Figure 2
Figure 2
Endosymbiotic origin of eukaryotes by time and genetic distance. Schematic depiction of the chimeric origin of eukaryotes (in red) by (a) genetic distance and (b) time. Bacteria and archaea are shown to the left and right, respectively. Reticular networks of lateral gene transfer are not shown for simplicity, but characterise prokaryotic evolution. In (a) the unbranching red trunk depicts the prokaryote-eukaryote transition without any successful speciation (as attested by the absence of true evolutionary intermediates; see text) across the long genetic distance from an endosymbiotic origin in prokaryotes to LECA. In (b) the absence of this unbranching trunk depicts the short timescale and rapid evolution of LECA, driven by endosymbiotic gene transfer, a high mutation rate, cell fusions and genome doublings, accumulating traits within a single small population.
Figure 3
Figure 3
Energetics of genome size in eukaryotes and prokaryotes. (a). Mean energy per gene in prokaryotes versus eukaryotes equalised for genome size. Prokaryotes in red, eukaryotes in blue. Note log scale. (b). Mean energy per gene in prokaryotes versus eukaryotes equalised for genome size and cell volume; see text. Prokaryotes in red, eukaryotes in blue. Note log scale. (c). Power per haploid genome (energy per gene x number of genes in one haploid genome) in a. E. coli (metabolic rate taken from Ref 60); b. Thiomargarita (metabolic rate taken from Ref 83); c. Epulopiscium (metabolic rate taken, conservatively, to be equal to A. proteus); d. Chlamydomonas (metabolic rate taken from Ref 60); e. Amoeba proteus (metabolic rate taken from Ref 61). Note log scale and broad agreement with derived mean values in (a) and (b). (d). Proportion of genome free to vary (in red) equalised to 100,000 Mb in a. Epulopiscium and b. Amoeba proteus. Blue bar depicts proportion of total DNA content required for maintaining control over cytoplasm using an equal copy number (26,000; scaled from values given in text) of a. a 3.8 Mb genome; and b. a 30 Kb mitochondrial genome. 'Free to evolve' means genomic capacity beyond a standard prokaryotic genome required to govern a fixed volume of cytoplasm.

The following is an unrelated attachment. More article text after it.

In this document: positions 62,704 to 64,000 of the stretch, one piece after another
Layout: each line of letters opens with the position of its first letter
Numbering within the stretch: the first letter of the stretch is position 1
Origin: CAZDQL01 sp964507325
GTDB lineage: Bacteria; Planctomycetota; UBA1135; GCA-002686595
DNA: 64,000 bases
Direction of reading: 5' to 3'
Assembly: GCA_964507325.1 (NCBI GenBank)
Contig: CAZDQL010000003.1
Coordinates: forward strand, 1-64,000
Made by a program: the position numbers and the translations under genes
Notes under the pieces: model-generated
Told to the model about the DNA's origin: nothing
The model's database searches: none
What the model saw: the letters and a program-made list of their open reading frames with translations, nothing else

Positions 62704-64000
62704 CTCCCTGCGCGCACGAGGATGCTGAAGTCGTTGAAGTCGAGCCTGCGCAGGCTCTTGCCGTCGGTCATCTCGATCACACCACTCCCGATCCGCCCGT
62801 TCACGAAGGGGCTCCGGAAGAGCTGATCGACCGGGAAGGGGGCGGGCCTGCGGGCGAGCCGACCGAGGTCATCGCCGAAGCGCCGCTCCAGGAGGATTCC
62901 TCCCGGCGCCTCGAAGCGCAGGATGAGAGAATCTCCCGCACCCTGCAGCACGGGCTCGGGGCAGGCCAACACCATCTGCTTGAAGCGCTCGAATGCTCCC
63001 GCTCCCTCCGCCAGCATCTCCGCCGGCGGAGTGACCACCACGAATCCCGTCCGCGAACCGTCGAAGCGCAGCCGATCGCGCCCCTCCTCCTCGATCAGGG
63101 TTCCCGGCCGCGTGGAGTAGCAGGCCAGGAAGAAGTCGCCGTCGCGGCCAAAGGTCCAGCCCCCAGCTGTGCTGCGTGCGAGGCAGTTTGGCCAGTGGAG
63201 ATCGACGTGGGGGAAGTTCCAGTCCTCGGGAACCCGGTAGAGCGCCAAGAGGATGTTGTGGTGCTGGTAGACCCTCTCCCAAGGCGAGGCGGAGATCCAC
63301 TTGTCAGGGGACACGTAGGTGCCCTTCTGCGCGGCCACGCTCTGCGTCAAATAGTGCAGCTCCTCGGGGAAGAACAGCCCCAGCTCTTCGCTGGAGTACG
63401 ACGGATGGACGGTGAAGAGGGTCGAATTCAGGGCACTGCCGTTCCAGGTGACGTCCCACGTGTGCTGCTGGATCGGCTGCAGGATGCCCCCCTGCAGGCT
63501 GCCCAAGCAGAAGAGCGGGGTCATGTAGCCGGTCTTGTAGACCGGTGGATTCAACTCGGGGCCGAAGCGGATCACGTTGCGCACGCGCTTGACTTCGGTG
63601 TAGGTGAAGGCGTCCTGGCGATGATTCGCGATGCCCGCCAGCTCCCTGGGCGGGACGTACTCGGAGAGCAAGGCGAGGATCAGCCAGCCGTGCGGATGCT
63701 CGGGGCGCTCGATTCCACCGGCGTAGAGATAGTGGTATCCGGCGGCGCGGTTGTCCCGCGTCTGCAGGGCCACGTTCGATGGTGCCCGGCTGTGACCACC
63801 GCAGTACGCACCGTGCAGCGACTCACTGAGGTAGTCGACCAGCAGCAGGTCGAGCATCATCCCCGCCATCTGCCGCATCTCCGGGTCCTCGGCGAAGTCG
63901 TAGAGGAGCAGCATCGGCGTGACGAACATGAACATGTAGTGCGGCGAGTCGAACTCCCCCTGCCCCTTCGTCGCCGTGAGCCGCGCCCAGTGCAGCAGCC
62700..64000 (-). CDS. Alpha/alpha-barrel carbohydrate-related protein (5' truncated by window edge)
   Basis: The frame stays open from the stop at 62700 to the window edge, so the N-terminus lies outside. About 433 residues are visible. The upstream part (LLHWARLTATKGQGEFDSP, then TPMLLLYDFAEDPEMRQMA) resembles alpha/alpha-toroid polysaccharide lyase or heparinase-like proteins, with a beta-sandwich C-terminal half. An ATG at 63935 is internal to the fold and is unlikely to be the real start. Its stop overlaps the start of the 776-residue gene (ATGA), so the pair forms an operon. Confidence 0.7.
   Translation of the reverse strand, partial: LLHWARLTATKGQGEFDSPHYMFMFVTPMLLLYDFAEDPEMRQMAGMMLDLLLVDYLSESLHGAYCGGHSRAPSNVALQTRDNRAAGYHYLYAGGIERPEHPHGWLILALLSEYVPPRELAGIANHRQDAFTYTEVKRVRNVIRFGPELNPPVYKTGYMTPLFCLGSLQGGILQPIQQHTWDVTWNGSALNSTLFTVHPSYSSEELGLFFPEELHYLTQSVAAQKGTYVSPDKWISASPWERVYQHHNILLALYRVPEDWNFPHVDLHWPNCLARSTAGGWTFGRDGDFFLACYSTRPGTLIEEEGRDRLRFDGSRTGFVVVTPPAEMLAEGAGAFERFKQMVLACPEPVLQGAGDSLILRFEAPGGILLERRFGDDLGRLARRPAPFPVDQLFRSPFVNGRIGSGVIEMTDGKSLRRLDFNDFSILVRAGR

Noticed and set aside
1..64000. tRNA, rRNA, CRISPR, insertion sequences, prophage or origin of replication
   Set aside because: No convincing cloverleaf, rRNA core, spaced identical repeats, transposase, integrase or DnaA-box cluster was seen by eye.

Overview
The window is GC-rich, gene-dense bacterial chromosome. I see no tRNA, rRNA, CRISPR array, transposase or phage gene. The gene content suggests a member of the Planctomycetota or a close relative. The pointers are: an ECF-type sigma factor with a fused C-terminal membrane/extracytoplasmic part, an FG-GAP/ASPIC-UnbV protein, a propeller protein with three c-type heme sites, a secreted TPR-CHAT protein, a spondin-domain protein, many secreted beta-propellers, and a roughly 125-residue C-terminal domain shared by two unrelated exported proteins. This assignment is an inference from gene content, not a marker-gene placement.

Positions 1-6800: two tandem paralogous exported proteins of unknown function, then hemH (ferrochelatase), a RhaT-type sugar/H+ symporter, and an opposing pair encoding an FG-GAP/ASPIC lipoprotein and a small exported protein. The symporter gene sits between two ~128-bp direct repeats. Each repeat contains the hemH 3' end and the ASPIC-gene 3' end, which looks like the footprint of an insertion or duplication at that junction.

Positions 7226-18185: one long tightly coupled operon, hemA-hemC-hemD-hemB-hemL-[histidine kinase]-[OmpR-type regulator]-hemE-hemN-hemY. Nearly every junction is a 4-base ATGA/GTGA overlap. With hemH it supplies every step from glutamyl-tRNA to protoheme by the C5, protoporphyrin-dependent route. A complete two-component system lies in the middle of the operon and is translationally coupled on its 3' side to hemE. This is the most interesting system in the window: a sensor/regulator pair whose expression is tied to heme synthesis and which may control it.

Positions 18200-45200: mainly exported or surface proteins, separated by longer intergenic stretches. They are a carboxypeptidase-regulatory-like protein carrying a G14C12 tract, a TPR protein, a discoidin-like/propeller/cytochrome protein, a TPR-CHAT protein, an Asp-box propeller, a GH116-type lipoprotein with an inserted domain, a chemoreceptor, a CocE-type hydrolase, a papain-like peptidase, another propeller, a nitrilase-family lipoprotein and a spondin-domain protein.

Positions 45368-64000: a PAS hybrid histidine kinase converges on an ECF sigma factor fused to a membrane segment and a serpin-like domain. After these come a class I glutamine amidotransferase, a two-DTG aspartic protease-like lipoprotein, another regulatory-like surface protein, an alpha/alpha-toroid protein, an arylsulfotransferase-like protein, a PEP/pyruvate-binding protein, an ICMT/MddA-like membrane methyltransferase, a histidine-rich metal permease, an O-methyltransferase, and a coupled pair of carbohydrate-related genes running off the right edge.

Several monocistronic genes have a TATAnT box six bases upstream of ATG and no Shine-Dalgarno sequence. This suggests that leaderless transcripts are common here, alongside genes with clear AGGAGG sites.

Figure 4
Figure 4
Volume of cytoplasm controlled by a single genome. The long reach of the eukaryotic gene. Mean eukaryotic cell volume is 15,000 times greater than mean bacterial cell volume (red circle), and is controlled by a single nuclear genome. In the case of Thiomargarita (yellow circle) the cell volume is larger than most eukaryotic cells but is mostly filled with inert vacuole. The band of active cytoplasm contains multiple nucleoids, each one governing a volume of cytoplasm equivalent to a single E. coli cell, hence volume per gene is prokaryotic.